And remember, if you need to get these done fast, there is nothing wrong with cranking up the temperature and just cooking them until they are the correct temperature or color.



Order Jeff’s Rubs and Barbecue Sauce TODAY!
Jeff's Rubs and Sauce

✅ My rubs and sauce will be the best thing you’ve ever tasted and it’s a great way to support what we do!


You can also order the formulas for my rubs and sauce and make these yourself at home. Grab those HERE and download immediately.

Jeff’s Smoking Meat Books

smoking-meat-book-coverSmoking Meat: The Essential Guide to Real Barbecue – The book is full of recipes and contains tons of helpful information as well. Some have even said that “no smoker should be without this book”!

With more than 1000 reviews on and a rating of 4.7 out of 5 stars, it comes highly recommended and is a Bestseller in Barbecuing & Grilling books on Amazon.

AmazonBarnes & Noble | German Edition

smoke-wood-fire-book-coverSmoke, Wood, Fire: The Advanced Guide to Smoking Meat – Unlike the first book, this book does not focus on recipes but rather uses every square inch of every page teaching you how to smoke meat. What my first book touched on, this second book takes it into much greater detail with lots of pictures.

It also includes a complete, step-by-step tutorial for making your own smoked “streaky” bacon using a 100 year old brine recipe.

Purchase at Amazon

Get Almost Anything at Amazon

If you enjoy the newsletter and would like to do something helpful, then..

The next time you decide to order something at, use THIS LINK to get there and we’ll get a small commission off of what you purchase.

Thank you in advance for using our special link:


  1. Larry G Heth March 25, 2021 at 8:50 pm - Reply

    I don't have a smoker just a regular kettle grill, all I want to do is smoke both of them with charcoal and smoking wood chunks then get them a little crusty on outside. How do I do that

  2. DANIEL MAEZ July 4, 2019 at 5:27 pm - Reply

    Been enjoying your site for many years. You have been my number 1 source of information since I began smoking meat. Doing burgers and bacon and potato salad on the smoker for the 4th. I already did the cheese, lol. Keep up the good work. God Bless America!

  3. Norman Wilson June 17, 2019 at 2:14 am - Reply

    Good grief Jeff. What's next? Toe Jam Remoulade?

    • Jeff Phillips June 17, 2019 at 8:44 pm - Reply

      Norman, do you not like burgers, hotdogs and brats? Those items are very American and, if done correctly, they are some of my favorites. The smoker takes them to the next level ;-)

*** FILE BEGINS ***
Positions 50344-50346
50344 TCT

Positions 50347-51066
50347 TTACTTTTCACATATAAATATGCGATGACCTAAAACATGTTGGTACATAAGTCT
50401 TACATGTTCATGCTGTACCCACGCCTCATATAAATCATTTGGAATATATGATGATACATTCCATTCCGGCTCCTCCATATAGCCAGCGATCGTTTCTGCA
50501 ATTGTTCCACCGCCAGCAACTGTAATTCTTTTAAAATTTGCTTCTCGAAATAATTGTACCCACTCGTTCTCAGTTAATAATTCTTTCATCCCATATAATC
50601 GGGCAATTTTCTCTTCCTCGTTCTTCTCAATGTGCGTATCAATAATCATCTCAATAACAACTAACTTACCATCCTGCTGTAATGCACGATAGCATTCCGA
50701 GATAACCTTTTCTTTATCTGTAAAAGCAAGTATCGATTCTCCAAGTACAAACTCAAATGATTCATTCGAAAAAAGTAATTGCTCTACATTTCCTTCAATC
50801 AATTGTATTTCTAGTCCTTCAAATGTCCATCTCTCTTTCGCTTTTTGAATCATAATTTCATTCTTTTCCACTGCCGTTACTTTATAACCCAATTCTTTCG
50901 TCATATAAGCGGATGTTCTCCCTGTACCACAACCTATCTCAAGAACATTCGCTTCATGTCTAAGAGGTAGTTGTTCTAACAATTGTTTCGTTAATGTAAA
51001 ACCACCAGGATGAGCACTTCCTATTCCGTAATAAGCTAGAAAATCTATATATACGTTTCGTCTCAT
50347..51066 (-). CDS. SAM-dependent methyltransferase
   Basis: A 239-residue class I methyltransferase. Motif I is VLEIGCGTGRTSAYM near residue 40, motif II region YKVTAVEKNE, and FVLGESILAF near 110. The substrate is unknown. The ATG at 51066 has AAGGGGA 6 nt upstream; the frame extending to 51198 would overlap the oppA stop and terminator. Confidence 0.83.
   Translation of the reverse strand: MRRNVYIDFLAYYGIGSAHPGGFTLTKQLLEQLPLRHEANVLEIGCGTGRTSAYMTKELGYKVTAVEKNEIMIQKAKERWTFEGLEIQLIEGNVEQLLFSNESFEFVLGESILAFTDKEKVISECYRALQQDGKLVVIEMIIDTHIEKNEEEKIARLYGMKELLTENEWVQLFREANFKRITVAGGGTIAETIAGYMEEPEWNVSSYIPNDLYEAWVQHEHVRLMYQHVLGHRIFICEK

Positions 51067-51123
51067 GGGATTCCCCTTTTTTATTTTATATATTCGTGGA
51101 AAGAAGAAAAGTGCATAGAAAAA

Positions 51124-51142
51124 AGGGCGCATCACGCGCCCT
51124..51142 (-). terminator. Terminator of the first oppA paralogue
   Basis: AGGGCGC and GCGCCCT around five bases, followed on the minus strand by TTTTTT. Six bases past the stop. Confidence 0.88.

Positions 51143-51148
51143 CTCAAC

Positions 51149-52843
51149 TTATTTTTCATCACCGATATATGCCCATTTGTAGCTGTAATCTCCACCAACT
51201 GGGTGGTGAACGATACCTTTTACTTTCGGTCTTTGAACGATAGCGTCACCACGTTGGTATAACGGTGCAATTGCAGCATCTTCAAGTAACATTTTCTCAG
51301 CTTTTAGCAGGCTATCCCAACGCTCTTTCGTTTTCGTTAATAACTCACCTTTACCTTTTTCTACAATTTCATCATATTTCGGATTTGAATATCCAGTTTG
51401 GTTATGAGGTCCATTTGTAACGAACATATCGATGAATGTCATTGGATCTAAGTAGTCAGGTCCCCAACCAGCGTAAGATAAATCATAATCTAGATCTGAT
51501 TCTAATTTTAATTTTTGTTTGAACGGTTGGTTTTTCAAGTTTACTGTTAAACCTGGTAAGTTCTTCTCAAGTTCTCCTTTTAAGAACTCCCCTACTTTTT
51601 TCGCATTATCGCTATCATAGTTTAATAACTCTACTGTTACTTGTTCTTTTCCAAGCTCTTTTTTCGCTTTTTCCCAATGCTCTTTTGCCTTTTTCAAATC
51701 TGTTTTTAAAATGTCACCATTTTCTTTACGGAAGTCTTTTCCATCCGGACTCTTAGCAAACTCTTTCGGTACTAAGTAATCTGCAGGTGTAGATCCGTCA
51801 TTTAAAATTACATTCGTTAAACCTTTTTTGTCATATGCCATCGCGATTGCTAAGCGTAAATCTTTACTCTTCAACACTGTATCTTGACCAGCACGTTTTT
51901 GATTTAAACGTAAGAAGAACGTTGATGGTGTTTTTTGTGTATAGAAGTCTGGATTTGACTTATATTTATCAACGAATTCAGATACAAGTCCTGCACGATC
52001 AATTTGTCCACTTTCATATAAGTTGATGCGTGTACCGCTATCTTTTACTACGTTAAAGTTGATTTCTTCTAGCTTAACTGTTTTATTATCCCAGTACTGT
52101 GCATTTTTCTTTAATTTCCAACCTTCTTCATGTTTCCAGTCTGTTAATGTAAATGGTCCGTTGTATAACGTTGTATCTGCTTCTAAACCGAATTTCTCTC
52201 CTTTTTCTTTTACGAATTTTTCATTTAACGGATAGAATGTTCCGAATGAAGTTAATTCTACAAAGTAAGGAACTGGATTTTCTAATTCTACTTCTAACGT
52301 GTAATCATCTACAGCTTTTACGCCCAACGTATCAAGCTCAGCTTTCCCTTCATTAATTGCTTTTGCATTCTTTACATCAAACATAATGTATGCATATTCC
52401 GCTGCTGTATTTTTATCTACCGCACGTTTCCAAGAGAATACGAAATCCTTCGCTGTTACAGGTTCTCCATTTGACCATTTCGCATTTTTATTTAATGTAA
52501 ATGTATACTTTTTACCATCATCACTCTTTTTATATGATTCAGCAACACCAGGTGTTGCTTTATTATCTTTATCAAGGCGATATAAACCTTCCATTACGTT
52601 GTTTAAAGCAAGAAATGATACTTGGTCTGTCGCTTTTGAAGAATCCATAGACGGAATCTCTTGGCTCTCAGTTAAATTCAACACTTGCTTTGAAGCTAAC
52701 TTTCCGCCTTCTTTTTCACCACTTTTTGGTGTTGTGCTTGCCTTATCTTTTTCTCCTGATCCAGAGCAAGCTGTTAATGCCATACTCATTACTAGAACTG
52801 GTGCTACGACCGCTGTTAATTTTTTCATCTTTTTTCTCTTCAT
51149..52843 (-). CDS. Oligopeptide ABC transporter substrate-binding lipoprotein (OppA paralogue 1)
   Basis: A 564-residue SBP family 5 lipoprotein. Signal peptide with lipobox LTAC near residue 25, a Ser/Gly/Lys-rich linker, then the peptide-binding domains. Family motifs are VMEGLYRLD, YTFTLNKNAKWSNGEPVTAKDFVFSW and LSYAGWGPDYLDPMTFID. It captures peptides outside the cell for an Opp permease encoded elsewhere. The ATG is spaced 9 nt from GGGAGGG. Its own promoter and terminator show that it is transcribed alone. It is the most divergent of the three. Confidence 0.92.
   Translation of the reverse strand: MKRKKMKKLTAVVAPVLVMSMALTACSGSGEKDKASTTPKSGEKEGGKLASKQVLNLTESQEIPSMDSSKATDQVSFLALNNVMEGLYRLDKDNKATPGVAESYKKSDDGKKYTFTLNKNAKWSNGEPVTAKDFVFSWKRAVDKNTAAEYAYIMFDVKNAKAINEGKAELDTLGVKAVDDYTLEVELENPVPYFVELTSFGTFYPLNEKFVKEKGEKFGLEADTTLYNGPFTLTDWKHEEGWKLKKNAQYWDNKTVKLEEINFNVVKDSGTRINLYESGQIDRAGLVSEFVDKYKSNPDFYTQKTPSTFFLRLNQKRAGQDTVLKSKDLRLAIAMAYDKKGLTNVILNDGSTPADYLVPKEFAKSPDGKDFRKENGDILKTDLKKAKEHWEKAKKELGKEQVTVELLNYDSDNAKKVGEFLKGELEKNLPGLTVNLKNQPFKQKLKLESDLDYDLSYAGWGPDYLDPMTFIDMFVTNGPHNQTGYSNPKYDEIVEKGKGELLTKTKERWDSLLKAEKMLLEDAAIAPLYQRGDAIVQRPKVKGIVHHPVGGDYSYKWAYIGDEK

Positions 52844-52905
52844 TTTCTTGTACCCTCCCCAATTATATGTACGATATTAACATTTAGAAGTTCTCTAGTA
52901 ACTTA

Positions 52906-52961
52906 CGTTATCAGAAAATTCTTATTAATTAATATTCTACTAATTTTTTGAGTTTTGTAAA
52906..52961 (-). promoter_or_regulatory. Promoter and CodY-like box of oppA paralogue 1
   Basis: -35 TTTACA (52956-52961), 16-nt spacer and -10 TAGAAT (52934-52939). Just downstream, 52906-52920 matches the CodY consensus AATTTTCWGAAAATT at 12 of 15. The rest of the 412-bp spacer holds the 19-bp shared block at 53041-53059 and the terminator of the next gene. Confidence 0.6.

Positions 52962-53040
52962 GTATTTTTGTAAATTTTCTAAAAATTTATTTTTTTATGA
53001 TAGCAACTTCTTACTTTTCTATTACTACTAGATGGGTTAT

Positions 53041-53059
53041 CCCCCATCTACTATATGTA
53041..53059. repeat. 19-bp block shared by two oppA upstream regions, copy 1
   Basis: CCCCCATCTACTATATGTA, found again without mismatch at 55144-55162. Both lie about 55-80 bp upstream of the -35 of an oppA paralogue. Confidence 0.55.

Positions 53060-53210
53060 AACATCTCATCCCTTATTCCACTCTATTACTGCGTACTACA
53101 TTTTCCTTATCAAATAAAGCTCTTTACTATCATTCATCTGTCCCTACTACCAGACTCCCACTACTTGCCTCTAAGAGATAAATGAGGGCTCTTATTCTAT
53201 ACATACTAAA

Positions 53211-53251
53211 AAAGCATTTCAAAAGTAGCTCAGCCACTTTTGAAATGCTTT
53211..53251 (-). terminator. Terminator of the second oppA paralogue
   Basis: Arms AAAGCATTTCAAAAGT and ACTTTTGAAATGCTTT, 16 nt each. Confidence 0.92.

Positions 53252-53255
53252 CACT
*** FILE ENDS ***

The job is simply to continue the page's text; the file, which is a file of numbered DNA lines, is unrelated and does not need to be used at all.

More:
4. Ed June 15, 2019 at 7:06 pm - Reply

    Sorry if I seem pushy, but you forgot the Polish Sausage. :-)

  5. Simon June 15, 2019 at 9:17 am - Reply

    80/20 beef. You have it backwards. The first number is the percentage of lean meat. The second number is the percentage of fat.

    • Jeff Phillips June 15, 2019 at 10:56 am - Reply

      You are correct… I somehow transposed those. This has been corrected.

  6. Popeye June 15, 2019 at 8:51 am - Reply

    “When you purchase the meat, I recommend going for ground beef with a high fat content.. I usually use 80/20, 78/22 or even 73/27 depending on what's available. The first number is the fat percentage and the second number is the percentage of lean meat. Remember, more fat = more flavor.”

    Pretty sure it's the other way around. Lean/Fat. I do concur that more fat means more taste (and juiciness).

  7. Rbell March 15, 2018 at 10:04 pm - Reply

    So slow and so delicious

  8. Rich June 11, 2017 at 7:03 pm - Reply

    Hi Jeff,

    Got your rubs an sause recipes a while back….the family loves the flavor it adds to everything. I use it on pretty much everything!!
    I've tryed several resipies of yours and ALL have been repeat requests, and a lot more I want to try.
    Thanks so much for your tips and techniques!!

  9. Mark Thomas April 22, 2017 at 10:18 am - Reply

    Tried my new smoker with Belly Pork Ribs and Tomahawk steaks went down a treat everybody enjoyed my first attempt and cant wait for a repeat they even took the remainder of the sauce home in pots as they thought it was so tasty.
    Mark from the UK.

  10. Greg July 3, 2016 at 8:54 am - Reply


    Tried your BBQ sauce on the burnt ends, was great. I was thinking about substituting some of the brown sugar with some maple syrup, any thoughts on conversion amounts. Keep up the great work!


Leave A Comment